This Time, There May Not Be a Do-Over

My Comments: I tend to be an optimist, since pessimism seems too often a self-fulfilling prophecy. But there’s a lot to be pessimistic about these days. The future looks cloudy.

On the other hand, I ask you to take yourself back to 1921 or even further to 1821 and try and see yourself as a similar the same functioning member of society that you are today. And while doing so project yourself 100 years into the future, the changes you’d see would frighten the hell out of you.

Yet, there you were in 1921 as a functional adult. As such, project yourself forward into today’s world and you might be appalled. Yet here you are, afraid and uncertain about next year and the few years beyond.

That being said, there may in fact not be a do-over.

By Andrew A. Michta \ January 17, 2021 \

Historically, great civilizations self-immolate before they suffer external defeat. Often the seeds of decline are planted at a time when a great power seems to be at the pinnacle of its control and influence. Though it may be hard to accept, this seems to be increasingly the fate of America today, where a toxic mix of ever-more unaccountable elites, frayed internal culture and class warfare, and inflamed racial divisions has begun to splinter the most successful democratic republic in history into a nation of warring tribes. The United States seems poised to emerge from the rubble left in the wake of the last four years diminished, showing traits normally associated with unstable third-world governments.

The regnant intolerance-turned-mistrust on both sides of the political divide has largely buried the traditional American propensity for compromise. The attendant coarsening of the language of our public debate and the morphing of major American media networks into propaganda outlets have knocked down one by one democratic practices and customs that took generations to build. Yet the extremist politics that have dominated our public discourse of late have deep structural roots going back decades.

The last 30 years have laid the groundwork for the implosion of our national consensus — and with it, the foundations of American global hegemony. The past four years have accelerated the process possibly to a point of no return, with the systemic decay delegitimizing our institutions and decomposing societal bonds in the United States itself. The United States is at risk of losing its hegemonic position not because of a major defeat in war, but because for decades it has been governed by elites implementing policy ideas that the majority of the public never fully endorsed. Moreover, our rising corporate oligarchy and political class have never accepted accountability for the decisions they have made, such as the offshoring of U.S. industry and open-ended wars in secondary theaters; nor have they paid much of a price in terms of power and access. The American political system has been hobbled by corporate interests, party politics, and foreign influence to a point that there are few systemic mechanisms in place to allow men and women of quality to rise to positions of leadership. In the process, the American middle class — the county’s demos — has become diminished to a point that it is no longer a self-constituting citizenry, for the globalist ideology that fueled the offshoring of our industrial base to China has pulled the rug out from under the middle class and gutted entire communities.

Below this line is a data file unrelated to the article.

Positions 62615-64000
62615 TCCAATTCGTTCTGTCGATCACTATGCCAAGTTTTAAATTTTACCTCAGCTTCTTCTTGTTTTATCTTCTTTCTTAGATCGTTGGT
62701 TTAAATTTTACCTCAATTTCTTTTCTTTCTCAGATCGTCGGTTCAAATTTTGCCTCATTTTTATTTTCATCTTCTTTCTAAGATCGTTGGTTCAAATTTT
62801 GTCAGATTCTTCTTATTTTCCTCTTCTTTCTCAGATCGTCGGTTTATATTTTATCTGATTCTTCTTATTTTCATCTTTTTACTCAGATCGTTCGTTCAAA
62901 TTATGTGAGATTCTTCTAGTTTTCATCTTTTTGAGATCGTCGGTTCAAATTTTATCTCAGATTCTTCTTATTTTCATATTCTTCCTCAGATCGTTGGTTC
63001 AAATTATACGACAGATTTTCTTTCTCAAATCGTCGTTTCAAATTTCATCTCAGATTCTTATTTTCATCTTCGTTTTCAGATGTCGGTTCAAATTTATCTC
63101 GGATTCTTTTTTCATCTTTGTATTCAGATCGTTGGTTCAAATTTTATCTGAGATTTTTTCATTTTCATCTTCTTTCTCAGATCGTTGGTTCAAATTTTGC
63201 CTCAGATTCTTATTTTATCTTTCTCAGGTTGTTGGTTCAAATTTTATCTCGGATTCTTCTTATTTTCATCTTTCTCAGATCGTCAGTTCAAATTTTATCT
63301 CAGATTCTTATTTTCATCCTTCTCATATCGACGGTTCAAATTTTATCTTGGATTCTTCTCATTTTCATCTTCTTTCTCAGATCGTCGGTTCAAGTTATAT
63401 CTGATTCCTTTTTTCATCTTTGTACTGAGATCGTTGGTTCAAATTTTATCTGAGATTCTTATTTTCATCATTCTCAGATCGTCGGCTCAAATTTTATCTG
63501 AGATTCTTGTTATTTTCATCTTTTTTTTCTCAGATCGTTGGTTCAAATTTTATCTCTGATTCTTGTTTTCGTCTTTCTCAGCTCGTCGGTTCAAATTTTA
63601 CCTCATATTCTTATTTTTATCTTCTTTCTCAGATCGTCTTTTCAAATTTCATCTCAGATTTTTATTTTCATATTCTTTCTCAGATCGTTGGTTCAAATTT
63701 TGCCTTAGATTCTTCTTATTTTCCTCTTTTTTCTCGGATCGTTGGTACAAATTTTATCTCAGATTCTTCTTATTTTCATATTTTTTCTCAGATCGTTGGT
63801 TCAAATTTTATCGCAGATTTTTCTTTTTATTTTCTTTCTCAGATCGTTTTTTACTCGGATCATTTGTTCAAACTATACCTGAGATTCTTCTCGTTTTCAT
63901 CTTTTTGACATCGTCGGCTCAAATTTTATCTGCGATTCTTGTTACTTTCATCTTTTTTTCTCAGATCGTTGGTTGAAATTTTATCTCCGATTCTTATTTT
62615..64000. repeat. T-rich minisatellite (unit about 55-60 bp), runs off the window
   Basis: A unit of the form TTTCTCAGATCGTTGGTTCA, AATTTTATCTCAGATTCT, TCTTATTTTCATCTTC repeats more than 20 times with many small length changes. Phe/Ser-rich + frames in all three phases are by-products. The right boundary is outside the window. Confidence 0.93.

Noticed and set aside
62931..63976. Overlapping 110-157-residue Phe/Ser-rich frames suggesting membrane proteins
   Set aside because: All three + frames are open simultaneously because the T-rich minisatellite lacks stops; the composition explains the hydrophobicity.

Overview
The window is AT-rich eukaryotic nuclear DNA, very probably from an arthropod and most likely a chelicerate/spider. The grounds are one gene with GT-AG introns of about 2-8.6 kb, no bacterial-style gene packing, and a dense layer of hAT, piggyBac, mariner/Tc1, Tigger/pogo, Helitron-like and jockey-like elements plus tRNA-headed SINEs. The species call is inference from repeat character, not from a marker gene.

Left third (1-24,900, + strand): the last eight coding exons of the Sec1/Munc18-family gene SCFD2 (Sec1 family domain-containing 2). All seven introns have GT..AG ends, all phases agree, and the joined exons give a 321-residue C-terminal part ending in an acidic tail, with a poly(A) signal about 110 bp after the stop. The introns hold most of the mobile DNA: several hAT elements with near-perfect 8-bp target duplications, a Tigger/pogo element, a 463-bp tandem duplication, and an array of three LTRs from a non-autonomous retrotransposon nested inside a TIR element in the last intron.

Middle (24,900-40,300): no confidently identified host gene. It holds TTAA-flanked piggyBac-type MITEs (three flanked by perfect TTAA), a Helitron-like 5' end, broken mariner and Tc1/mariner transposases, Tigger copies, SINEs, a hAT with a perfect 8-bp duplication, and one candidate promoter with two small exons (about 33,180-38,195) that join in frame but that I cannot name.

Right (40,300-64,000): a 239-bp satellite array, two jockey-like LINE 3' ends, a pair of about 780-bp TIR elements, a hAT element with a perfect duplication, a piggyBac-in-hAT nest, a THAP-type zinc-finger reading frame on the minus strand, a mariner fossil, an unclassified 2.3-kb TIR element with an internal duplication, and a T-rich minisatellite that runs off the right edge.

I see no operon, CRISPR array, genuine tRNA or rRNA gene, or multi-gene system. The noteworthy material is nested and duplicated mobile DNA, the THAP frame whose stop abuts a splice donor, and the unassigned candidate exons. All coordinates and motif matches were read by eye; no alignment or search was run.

Historically, global hegemons endure and prosper so long as they are backed by a unified, cohesive nation. After three decades of increasingly oligarchic drift in U.S. politics, with one set of rules for the privileged and another for the common citizen, America is at an inflection point. The next few years will determine if the country can pull through yet again, or if it will share the fate of once-great empires such as Britain and France. The challenge of rebuilding a national consensus is urgent. The internal fissuring of the United States correlates with a rapidly devolving international environment, with kinetic conflicts in the Indo-Pacific, the Middle East, and Eastern Europe a possibility, whose outcomes may be quite different from what our liberal internationalists confidently predicted over the last three decades.

The American nation used to have a seemingly inexhaustible reservoir of energy that allowed it to renew itself again and again, and surge forward. This inner strength rested on the inherent tension between the liberal value set built into our institutional framing and the American nationalism rooted in the inherited British settler culture, its language, and tradition. And yet, over the past half century, our elites have progressively deconstructed the national component of American identity. As a result, unbridled liberalism and increasingly radical postmodernism are now the dominant forces shaping the country’s politics, with ever-expanding rights disconnected from the mutuality of obligation that has historically been the national glue binding the American people. Liberalism alone, especially when mixed with postmodern progressivism, will never be enough to sustain the American republic.

An America that cannot keep its own house in order will lose its ability to lead others in the international system, for military power alone — and even this aspect of American power has been in question relative to the surging military power of both China and Russia — will not suffice to cement our alliances so that they endure in a crisis. If the United States’ global hegemony comes to an end in the coming years, it will be first and foremost because of the splintering of the American nation.